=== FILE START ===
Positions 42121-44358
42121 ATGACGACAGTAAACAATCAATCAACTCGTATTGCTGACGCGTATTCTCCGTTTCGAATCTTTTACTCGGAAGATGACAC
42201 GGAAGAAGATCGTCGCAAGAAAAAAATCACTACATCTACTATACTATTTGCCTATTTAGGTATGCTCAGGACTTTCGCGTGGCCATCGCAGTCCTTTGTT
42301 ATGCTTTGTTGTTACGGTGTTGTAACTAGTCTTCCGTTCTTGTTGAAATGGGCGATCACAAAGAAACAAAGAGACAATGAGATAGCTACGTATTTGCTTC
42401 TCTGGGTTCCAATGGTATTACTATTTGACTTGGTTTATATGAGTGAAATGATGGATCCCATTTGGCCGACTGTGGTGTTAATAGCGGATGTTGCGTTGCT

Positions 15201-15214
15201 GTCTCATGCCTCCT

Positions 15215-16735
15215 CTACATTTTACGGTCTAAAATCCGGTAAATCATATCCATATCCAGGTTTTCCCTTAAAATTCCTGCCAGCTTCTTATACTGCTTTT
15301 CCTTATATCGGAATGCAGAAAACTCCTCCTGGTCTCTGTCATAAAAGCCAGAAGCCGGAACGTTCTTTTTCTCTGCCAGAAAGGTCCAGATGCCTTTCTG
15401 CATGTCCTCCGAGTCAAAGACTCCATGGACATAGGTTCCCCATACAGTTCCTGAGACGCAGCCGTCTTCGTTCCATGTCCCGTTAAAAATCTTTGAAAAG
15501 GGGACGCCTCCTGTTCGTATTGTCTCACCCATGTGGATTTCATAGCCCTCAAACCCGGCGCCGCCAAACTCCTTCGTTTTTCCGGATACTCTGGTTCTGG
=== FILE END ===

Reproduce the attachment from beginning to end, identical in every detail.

Positions 42121-44358
42121 ATGACGACAGTAAACAATCAATCAACTCGTATTGCTGACGCGTATTCTCCGTTTCGAATCTTTTACTCGGAAGATGACAC
42201 GGAAGAAGATCGTCGCAAGAAAAAAATCACTACATCTACTATACTATTTGCCTATTTAGGTATGCTCAGGACTTTCGCGTGGCCATCGCAGTCCTTTGTT
42301 ATGCTTTGTTGTTACGGTGTTGTAACTAGTCTTCCGTTCTTGTTGAAATGGGCGATCACAAAGAAACAAAGAGACAATGAGATAGCTACGTATTTGCTTC
42401 TCTGGGTTCCAATGGTATTACTATTTGACTTGGTTTATATGAGTGAAATGATGGATCCCATTTGGCCGACTGTGGTGTTAATAGCGGATGTTGCGTTGCT

Positions 15201-15214
15201 GTCTCATGCCTCCT

Positions 15215-16735
15215 CTACATTTTACGGTCTAAAATCCGGTAAATCATATCCATATCCAGGTTTTCCCTTAAAATTCCTGCCAGCTTCTTATACTGCTTTT
15301 CCTTATATCGGAATGCAGAAAACTCCTCCTGGTCTCTGTCATAAAAGCCAGAAGCCGGAACGTTCTTTTTCTCTGCCAGAAAGGTCCAGATGCCTTTCTG
15401 CATGTCCTCCGAGTCAAAGACTCCATGGACATAGGTTCCCCATACAGTTCCTGAGACGCAGCCGTCTTCGTTCCATGTCCCGTTAAAAATCTTTGAAAAG
15501 GGGACGCCTCCTGTTCGTATTGTCTCACCCATGTGGATTTCATAGCCCTCAAACCCGGCGCCGCCAAACTCCTTCGTTTTTCCGGATACTCTGGTTCTGG